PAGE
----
What aspects of legal aid scheme do you consider as the most important? To which aspects should member States considering improving the efficiency of their legal aid schemes pay attention to according the guidelines?
The answer to this question lies in the article on the topic provided in this newsletter which explains in more detail the merging trends and new challenges that deserve more attention from policy makers wishing to reform the legal aid schemes in place or wishing just to develop the system. However, both from the research conducted by the Committee before embarking on the development of the guidelines, as well as the feedback from member States during working group’s discussions, it became apparent to me that without prompt access to legal aid at all stages of the criminal, civil or administrative justice process, a sufficiently staffed and resourced nationwide legal aid system, a diversity of legal aid providers including lawyers, university legal clinicians and paralegals, it would be impossible to build a viable and sustainable system. Member States should strive to design and implement innovative, comprehensive and sustainable legal aid systems, which are attainable and also with the assistance of IT technology being more affordable and widespread. Effective legal aid schemes produce significant positive outcomes both for individuals and for the wider society by improving the performance of the justice system at large and increase accountability and respect for the rule of law long term.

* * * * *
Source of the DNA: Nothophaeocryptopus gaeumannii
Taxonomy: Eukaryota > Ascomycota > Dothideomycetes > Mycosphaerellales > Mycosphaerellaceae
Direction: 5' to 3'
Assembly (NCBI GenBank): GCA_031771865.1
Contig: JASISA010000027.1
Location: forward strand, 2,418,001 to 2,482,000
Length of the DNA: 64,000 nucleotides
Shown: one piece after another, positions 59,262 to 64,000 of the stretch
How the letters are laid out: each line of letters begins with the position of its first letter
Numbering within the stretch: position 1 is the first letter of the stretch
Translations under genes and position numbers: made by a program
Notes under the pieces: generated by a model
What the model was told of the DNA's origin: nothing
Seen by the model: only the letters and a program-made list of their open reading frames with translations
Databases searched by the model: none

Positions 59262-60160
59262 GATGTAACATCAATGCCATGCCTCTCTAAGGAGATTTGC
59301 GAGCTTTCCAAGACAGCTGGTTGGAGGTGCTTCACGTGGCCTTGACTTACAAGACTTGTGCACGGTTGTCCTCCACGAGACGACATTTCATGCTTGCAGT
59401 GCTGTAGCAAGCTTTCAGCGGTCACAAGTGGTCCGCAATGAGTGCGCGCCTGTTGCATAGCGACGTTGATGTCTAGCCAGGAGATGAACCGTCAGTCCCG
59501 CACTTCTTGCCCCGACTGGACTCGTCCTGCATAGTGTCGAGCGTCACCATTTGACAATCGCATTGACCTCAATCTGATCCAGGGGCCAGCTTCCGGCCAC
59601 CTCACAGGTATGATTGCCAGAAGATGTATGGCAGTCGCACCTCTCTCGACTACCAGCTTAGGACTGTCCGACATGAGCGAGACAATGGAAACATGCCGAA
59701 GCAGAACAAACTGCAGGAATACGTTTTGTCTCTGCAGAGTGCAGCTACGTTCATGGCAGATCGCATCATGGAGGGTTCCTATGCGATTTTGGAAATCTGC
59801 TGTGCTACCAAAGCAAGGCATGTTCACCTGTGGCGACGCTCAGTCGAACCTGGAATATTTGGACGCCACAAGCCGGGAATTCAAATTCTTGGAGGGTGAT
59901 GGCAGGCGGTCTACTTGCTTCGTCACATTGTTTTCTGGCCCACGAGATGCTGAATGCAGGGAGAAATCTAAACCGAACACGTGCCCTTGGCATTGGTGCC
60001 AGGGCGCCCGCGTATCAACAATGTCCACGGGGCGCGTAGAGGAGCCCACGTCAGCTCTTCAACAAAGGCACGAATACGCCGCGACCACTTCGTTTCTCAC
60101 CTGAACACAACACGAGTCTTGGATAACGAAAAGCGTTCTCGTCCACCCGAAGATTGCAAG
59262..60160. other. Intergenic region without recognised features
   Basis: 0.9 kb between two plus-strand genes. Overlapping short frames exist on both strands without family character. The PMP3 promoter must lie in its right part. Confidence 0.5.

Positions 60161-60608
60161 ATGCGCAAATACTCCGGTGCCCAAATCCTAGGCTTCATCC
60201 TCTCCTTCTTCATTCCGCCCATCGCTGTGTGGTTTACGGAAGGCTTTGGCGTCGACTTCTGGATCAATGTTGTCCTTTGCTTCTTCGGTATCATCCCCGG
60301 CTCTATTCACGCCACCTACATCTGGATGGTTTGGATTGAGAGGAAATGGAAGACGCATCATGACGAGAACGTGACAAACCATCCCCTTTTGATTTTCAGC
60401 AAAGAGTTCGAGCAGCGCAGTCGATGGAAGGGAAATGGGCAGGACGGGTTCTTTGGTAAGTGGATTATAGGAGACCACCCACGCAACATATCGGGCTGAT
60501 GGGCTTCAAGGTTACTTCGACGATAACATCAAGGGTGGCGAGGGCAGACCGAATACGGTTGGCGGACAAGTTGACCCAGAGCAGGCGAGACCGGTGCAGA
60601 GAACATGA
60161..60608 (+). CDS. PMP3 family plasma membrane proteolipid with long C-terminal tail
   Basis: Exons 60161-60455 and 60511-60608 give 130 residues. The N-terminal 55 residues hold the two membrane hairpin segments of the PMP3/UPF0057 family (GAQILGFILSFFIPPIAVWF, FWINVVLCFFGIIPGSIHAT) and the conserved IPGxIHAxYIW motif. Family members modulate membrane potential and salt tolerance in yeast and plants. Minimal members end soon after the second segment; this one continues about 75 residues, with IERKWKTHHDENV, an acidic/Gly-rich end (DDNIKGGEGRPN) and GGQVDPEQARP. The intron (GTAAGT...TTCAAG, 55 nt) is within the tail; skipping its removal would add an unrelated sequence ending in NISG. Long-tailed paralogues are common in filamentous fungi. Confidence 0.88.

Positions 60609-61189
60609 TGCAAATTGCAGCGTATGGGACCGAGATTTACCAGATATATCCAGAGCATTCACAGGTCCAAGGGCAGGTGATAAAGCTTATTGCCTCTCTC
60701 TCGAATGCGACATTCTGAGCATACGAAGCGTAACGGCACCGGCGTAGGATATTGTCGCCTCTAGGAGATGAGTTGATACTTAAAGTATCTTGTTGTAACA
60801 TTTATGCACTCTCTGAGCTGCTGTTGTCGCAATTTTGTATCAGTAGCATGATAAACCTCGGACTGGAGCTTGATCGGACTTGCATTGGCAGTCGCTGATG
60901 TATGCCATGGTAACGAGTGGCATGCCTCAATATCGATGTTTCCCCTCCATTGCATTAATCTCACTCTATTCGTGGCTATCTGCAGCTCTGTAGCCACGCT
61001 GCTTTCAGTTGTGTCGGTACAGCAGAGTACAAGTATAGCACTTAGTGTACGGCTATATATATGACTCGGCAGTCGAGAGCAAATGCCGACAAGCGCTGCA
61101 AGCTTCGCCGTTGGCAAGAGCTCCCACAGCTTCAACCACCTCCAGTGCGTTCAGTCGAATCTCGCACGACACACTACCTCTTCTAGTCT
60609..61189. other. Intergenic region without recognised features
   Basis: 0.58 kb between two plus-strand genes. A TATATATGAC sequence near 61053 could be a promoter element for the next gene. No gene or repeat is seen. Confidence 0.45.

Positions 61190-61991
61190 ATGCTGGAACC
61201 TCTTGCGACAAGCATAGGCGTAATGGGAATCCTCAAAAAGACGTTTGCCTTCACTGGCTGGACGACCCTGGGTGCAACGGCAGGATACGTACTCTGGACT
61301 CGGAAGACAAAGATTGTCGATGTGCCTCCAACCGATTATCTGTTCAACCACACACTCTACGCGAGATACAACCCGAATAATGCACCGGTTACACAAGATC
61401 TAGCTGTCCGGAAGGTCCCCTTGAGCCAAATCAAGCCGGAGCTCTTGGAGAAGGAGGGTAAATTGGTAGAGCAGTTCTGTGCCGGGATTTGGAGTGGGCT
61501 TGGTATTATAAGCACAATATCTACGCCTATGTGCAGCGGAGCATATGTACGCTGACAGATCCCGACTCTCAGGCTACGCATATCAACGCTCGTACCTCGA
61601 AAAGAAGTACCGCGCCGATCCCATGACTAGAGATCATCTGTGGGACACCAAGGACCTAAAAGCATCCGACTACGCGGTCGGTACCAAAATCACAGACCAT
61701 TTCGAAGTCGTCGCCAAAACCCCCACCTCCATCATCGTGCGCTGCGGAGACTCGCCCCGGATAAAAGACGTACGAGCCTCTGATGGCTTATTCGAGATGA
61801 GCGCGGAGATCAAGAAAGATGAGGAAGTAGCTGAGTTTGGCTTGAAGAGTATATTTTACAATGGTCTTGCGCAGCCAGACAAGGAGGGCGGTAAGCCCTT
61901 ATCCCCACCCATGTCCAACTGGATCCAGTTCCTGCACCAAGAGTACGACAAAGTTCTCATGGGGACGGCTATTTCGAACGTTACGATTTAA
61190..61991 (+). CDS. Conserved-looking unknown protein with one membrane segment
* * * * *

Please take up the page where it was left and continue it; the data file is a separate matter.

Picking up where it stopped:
Now that there are new Council of Europe guidelines, what are the next steps for the member states? What are the challenges and what should be expected from the CDCJ in the future on this issue?
The guidelines are of an advisory nature, it is up to the member states to make use of the existing examples of good practices and of the interesting approaches already implemented. For the Committee, it is critical now that the member states are well informed and aware of the content of these guidelines and use them to improve their legal aid schemes, address gaps and obstacles, and adopt practical solutions suitable to their needs.
It is difficult to envisage now what could be the possible future challenges in this area. Certainly, it remains to be seen if and how the COVID-19 pandemic affected the provision of legal aid services. We can only speculate, as the economy and resources of all member states are strained, and as previous experience has shown, it is often the legal aid systems that suffer the drastic budget cuts when such global events occur. If the issues and cases leading to homelessness or debt escalate and increase, access and availability to preliminary, early legal advice becomes paramount.
The CDCJ and the Council of Europe can provide support through their co-operation projects and bilateral guidance for reforming national legal aid systems. The Committee periodically revisits the state of implementation of its instruments, including these guidelines, and will continue to document best practices and follow the developments in legal aid schemes in civil and administrative law areas.